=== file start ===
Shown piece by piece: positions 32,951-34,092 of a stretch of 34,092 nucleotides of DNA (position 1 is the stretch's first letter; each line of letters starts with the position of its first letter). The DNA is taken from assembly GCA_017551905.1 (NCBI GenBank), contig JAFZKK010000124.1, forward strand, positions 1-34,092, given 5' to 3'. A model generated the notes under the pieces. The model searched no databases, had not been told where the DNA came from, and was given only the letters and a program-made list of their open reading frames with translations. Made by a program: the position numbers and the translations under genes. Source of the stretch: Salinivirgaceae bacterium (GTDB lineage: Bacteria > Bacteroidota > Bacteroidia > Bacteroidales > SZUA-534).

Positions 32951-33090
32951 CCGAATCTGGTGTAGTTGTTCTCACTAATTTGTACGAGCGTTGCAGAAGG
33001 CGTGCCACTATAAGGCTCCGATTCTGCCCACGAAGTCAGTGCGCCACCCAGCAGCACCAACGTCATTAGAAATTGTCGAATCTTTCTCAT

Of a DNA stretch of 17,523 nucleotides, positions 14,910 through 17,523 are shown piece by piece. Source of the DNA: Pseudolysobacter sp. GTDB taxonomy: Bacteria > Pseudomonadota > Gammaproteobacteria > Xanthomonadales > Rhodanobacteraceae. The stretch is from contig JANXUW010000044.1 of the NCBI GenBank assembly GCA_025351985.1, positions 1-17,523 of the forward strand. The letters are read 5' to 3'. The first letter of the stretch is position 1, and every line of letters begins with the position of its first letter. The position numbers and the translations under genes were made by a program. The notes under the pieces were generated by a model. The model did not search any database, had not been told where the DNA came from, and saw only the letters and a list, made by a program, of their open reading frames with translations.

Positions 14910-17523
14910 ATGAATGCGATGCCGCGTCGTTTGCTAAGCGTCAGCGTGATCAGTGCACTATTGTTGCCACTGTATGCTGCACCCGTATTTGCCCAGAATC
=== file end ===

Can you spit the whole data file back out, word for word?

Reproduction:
Shown piece by piece: positions 32,951-34,092 of a stretch of 34,092 nucleotides of DNA (position 1 is the stretch's first letter; each line of letters starts with the position of its first letter). The DNA is taken from assembly GCA_017551905.1 (NCBI GenBank), contig JAFZKK010000124.1, forward strand, positions 1-34,092, given 5' to 3'. A model generated the notes under the pieces. The model searched no databases, had not been told where the DNA came from, and was given only the letters and a program-made list of their open reading frames with translations. Made by a program: the position numbers and the translations under genes. Source of the stretch: Salinivirgaceae bacterium (GTDB lineage: Bacteria > Bacteroidota > Bacteroidia > Bacteroidales > SZUA-534).

Positions 32951-33090
32951 CCGAATCTGGTGTAGTTGTTCTCACTAATTTGTACGAGCGTTGCAGAAGG
33001 CGTGCCACTATAAGGCTCCGATTCTGCCCACGAAGTCAGTGCGCCACCCAGCAGCACCAACGTCATTAGAAATTGTCGAATCTTTCTCAT

Of a DNA stretch of 17,523 nucleotides, positions 14,910 through 17,523 are shown piece by piece. Source of the DNA: Pseudolysobacter sp. GTDB taxonomy: Bacteria > Pseudomonadota > Gammaproteobacteria > Xanthomonadales > Rhodanobacteraceae. The stretch is from contig JANXUW010000044.1 of the NCBI GenBank assembly GCA_025351985.1, positions 1-17,523 of the forward strand. The letters are read 5' to 3'. The first letter of the stretch is position 1, and every line of letters begins with the position of its first letter. The position numbers and the translations under genes were made by a program. The notes under the pieces were generated by a model. The model did not search any database, had not been told where the DNA came from, and saw only the letters and a list, made by a program, of their open reading frames with translations.

Positions 14910-17523
14910 ATGAATGCGATGCCGCGTCGTTTGCTAAGCGTCAGCGTGATCAGTGCACTATTGTTGCCACTGTATGCTGCACCCGTATTTGCCCAGAATC